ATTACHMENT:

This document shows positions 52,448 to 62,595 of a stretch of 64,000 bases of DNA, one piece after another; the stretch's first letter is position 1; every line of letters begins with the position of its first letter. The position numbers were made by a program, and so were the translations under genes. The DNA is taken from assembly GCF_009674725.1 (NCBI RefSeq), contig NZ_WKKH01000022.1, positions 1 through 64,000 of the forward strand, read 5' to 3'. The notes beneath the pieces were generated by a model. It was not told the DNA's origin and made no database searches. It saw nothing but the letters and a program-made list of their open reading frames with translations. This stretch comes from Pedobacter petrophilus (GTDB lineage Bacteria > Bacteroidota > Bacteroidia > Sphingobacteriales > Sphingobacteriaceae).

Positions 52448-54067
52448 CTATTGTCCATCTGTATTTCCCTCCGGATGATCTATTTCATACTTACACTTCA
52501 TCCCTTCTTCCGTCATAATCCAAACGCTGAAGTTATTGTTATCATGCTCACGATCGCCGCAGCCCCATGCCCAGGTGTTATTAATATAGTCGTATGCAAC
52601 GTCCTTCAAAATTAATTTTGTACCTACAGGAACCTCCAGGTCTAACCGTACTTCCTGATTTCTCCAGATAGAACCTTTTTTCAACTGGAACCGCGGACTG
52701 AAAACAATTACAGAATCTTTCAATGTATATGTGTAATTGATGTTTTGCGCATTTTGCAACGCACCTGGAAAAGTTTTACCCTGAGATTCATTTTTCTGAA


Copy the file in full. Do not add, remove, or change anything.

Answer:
This document shows positions 52,448 to 62,595 of a stretch of 64,000 bases of DNA, one piece after another; the stretch's first letter is position 1; every line of letters begins with the position of its first letter. The position numbers were made by a program, and so were the translations under genes. The DNA is taken from assembly GCF_009674725.1 (NCBI RefSeq), contig NZ_WKKH01000022.1, positions 1 through 64,000 of the forward strand, read 5' to 3'. The notes beneath the pieces were generated by a model. It was not told the DNA's origin and made no database searches. It saw nothing but the letters and a program-made list of their open reading frames with translations. This stretch comes from Pedobacter petrophilus (GTDB lineage Bacteria > Bacteroidota > Bacteroidia > Sphingobacteriales > Sphingobacteriaceae).

Positions 52448-54067
52448 CTATTGTCCATCTGTATTTCCCTCCGGATGATCTATTTCATACTTACACTTCA
52501 TCCCTTCTTCCGTCATAATCCAAACGCTGAAGTTATTGTTATCATGCTCACGATCGCCGCAGCCCCATGCCCAGGTGTTATTAATATAGTCGTATGCAAC
52601 GTCCTTCAAAATTAATTTTGTACCTACAGGAACCTCCAGGTCTAACCGTACTTCCTGATTTCTCCAGATAGAACCTTTTTTCAACTGGAACCGCGGACTG
52701 AAAACAATTACAGAATCTTTCAATGTATATGTGTAATTGATGTTTTGCGCATTTTGCAACGCACCTGGAAAAGTTTTACCCTGAGATTCATTTTTCTGAA